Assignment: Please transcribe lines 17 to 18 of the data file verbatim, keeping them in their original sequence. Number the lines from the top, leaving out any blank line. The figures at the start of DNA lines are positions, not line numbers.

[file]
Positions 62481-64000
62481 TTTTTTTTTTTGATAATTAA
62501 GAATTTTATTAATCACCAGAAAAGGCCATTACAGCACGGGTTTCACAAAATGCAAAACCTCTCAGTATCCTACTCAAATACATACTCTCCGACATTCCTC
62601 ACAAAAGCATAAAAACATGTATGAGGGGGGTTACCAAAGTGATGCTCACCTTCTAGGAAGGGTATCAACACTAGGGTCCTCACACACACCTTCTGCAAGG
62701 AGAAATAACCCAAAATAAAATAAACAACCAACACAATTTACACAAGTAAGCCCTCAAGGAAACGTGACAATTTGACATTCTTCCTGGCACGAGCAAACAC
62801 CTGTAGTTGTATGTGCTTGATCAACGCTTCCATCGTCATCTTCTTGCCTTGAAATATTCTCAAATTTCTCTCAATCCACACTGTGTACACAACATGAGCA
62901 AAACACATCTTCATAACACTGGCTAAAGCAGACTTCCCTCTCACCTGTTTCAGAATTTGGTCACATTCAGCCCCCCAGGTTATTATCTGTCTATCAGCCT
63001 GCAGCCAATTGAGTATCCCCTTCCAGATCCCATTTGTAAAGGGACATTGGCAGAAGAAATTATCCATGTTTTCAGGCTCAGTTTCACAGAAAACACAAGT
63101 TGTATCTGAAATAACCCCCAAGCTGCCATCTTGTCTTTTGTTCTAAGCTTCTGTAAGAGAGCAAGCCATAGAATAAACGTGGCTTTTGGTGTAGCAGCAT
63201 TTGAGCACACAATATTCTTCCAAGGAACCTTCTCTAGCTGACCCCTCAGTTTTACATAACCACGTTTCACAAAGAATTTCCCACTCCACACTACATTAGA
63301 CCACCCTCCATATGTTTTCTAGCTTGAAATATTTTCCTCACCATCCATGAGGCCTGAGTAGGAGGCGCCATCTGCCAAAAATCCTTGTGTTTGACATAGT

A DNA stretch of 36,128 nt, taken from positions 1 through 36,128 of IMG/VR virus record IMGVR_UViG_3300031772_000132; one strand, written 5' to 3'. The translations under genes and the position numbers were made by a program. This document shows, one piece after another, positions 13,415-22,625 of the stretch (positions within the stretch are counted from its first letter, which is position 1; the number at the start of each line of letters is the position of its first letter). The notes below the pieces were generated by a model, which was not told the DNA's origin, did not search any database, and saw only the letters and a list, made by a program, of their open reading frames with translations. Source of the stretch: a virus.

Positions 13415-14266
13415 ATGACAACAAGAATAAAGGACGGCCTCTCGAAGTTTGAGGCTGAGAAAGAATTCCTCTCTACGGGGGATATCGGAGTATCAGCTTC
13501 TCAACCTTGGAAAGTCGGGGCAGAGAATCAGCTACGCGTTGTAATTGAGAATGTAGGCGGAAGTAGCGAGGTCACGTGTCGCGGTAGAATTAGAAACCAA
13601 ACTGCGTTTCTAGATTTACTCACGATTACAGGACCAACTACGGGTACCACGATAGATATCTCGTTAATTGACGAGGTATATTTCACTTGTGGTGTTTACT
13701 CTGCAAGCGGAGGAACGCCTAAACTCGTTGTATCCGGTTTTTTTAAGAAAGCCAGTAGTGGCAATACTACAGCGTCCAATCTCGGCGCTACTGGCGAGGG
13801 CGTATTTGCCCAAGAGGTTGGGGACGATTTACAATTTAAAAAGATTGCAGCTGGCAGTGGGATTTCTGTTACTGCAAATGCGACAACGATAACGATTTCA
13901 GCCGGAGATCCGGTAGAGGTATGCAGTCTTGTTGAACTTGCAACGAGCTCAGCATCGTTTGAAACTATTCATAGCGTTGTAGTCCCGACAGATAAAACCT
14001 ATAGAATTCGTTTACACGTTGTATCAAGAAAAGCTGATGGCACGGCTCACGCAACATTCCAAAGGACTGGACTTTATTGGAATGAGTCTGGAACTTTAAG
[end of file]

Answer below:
13701 CTGCAAGCGGAGGAACGCCTAAACTCGTTGTATCCGGTTTTTTTAAGAAAGCCAGTAGTGGCAATACTACAGCGTCCAATCTCGGCGCTACTGGCGAGGG
13801 CGTATTTGCCCAAGAGGTTGGGGACGATTTACAATTTAAAAAGATTGCAGCTGGCAGTGGGATTTCTGTTACTGCAAATGCGACAACGATAACGATTTCA